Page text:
Grade 6-9-Basketball games go on. Classes continue. Teens borrow their parents' cars. But all of this occurs without Anna Gonzales. When the high school freshman takes her own life, word spreads fast throughout the corridors and classrooms. Some students knew Anna, one sat behind her in math, one wonders why she never noticed Anna's pain. This series of loosely interwoven poems provides quick, yet insightful, glimpses into the minds, thoughts, and hearts of those left behind. Readers will first meet Anna's classmates and the adults around her, learning through firsthand views how a suicide impacts others. Athlete Damon Reingold posits, "The game doesn't always go your way./Forget fair./Feel forgotten./But damn it, Anna,/You don't stop playing." Carrie Sells wishes she could "wrap my arms/Around my world/So that I can get some control over it-." Tiffany Gibson uses whiskey to face her peers, and says, "-I die a little each day as I live through it." Only at the end do readers meet Anna through her suicide note. It's a quiet, angry, and honest missive, her good night to the world. If only she knew how it would affect others. Readers will gain some important insight into the serious issue of teen suicide through this treatment of the topic.
A powerful look at the effects of one girl’s suicide on her high school
"I can feel
The whispering of the hallway walls
Growing louder as the groups gather.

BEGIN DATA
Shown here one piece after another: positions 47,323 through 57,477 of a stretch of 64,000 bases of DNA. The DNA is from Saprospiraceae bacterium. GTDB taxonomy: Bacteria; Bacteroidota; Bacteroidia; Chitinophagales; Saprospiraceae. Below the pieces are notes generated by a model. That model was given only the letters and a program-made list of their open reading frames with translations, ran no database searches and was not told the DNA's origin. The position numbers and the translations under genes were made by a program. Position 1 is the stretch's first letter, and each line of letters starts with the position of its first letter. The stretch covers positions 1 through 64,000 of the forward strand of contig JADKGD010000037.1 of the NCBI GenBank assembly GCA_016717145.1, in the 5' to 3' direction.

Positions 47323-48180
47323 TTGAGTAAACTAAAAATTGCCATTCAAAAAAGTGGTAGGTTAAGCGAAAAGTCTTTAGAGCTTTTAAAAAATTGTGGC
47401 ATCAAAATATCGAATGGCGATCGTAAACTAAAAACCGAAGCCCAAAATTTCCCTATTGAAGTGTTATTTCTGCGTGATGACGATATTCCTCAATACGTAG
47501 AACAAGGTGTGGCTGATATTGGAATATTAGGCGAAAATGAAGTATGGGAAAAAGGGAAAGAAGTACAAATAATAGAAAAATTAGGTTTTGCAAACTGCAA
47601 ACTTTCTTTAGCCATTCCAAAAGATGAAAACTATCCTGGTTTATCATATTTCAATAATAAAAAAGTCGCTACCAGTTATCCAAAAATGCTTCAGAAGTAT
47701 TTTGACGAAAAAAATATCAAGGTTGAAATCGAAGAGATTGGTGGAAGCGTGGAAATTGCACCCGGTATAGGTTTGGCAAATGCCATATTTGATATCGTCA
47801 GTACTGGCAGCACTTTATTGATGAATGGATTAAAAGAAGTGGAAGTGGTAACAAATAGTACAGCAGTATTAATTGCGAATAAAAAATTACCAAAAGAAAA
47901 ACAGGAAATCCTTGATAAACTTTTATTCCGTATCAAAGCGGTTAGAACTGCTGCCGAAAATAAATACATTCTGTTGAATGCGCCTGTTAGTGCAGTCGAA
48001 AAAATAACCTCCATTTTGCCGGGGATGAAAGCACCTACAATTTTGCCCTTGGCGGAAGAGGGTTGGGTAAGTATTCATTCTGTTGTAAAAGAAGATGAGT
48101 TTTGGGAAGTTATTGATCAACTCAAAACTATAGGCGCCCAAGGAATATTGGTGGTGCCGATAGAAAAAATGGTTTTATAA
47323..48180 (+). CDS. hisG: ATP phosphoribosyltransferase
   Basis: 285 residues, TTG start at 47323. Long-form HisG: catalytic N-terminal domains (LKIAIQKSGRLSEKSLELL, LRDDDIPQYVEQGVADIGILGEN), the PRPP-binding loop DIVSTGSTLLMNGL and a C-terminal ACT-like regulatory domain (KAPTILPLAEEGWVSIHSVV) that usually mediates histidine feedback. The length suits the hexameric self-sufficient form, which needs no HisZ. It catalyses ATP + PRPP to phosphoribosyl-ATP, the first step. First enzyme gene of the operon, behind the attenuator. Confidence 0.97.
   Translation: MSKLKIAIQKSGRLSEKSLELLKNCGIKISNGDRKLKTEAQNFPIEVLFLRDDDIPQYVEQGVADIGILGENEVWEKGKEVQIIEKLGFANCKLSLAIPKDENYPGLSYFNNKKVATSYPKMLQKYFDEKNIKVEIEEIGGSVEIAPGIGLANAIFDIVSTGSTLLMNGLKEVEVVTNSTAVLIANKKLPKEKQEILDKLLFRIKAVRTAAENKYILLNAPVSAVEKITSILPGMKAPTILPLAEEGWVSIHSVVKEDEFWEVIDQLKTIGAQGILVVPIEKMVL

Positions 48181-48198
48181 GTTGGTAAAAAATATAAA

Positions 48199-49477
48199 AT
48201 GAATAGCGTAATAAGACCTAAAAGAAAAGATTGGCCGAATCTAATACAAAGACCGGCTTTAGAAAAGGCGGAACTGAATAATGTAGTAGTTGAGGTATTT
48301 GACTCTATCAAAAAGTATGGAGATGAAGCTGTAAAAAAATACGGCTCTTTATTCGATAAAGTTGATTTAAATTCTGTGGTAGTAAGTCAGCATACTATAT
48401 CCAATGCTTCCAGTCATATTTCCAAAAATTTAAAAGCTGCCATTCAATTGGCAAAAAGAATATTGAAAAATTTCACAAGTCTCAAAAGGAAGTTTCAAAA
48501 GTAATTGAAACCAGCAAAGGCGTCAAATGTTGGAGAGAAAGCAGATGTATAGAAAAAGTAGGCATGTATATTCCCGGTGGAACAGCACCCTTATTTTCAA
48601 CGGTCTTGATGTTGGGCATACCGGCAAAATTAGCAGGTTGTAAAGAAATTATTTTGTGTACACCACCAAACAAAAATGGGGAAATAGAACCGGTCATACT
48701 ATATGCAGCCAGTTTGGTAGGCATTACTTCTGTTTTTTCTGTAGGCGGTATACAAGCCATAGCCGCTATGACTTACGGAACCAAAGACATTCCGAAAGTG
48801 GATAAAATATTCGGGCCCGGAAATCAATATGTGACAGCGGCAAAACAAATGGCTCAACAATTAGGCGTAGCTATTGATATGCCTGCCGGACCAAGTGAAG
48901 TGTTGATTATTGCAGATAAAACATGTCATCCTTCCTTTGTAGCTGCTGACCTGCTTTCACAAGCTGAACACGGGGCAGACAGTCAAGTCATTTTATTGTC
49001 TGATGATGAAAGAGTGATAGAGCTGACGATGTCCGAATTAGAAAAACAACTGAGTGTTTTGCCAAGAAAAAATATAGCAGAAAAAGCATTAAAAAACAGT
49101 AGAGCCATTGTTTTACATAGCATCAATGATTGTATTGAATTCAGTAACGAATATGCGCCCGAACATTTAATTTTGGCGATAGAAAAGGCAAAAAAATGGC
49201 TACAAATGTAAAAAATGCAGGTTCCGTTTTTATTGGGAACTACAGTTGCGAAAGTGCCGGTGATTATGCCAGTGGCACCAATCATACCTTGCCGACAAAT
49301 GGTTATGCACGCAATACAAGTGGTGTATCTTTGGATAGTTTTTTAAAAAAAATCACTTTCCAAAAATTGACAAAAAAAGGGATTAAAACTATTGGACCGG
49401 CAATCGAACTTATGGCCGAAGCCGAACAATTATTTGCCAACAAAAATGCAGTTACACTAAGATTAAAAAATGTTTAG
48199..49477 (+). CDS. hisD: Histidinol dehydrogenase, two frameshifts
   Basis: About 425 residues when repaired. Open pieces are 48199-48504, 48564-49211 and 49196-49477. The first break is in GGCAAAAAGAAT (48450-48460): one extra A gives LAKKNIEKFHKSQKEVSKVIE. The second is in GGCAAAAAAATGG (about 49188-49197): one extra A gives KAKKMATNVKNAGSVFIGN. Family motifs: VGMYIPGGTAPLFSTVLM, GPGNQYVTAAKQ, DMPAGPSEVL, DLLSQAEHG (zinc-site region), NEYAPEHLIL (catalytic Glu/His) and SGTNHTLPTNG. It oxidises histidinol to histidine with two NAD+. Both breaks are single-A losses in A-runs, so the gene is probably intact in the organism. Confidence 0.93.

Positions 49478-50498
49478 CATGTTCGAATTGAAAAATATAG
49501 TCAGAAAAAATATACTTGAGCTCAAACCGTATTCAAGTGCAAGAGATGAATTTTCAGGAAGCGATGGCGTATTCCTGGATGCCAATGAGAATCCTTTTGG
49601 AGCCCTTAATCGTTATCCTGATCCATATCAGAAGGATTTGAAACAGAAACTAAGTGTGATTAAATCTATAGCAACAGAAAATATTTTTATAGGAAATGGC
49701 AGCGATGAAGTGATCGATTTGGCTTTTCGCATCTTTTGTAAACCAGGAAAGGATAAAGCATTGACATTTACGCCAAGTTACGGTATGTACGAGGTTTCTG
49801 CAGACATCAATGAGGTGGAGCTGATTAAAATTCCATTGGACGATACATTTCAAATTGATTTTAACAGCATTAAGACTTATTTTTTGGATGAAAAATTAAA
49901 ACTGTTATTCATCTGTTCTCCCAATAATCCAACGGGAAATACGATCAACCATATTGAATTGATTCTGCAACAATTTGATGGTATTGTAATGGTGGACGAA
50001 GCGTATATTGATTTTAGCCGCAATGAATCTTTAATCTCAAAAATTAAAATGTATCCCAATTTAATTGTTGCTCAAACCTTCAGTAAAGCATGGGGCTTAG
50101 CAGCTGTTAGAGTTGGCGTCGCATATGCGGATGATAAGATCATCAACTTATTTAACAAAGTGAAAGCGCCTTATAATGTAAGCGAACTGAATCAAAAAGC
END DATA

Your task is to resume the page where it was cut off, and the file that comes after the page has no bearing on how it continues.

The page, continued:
Each clique adding to its morning input.
“Did you hear?”
“Who told you?”
“Do you think it’s really true?”
New at this school,
I stand alone.
Watching . . ."
Brutally honest and authentic in tone, this collection of voices centers on the suicide of high school freshman Anna Gonzales. Each piece, read alone, portrays a classmate’s or teacher’s personal reaction to the loss, taken hard by some, by others barely noticed. Read together, the poems create a richly textured and moving testimony to the rippling effects of one girl’s devastating choice. Terri Fields has written a thought-provoking, important work that resonates with both pain and hope. This is a book that will stay with readers long after they put it down.
Terri Fields is the author of fifteen books, including several middle-grade novels. She is also an educator, and was named—among other honors—Arizona’s Teacher of the Year and selected to the All-USA Teacher Team. She lives in Phoenix, Arizona.
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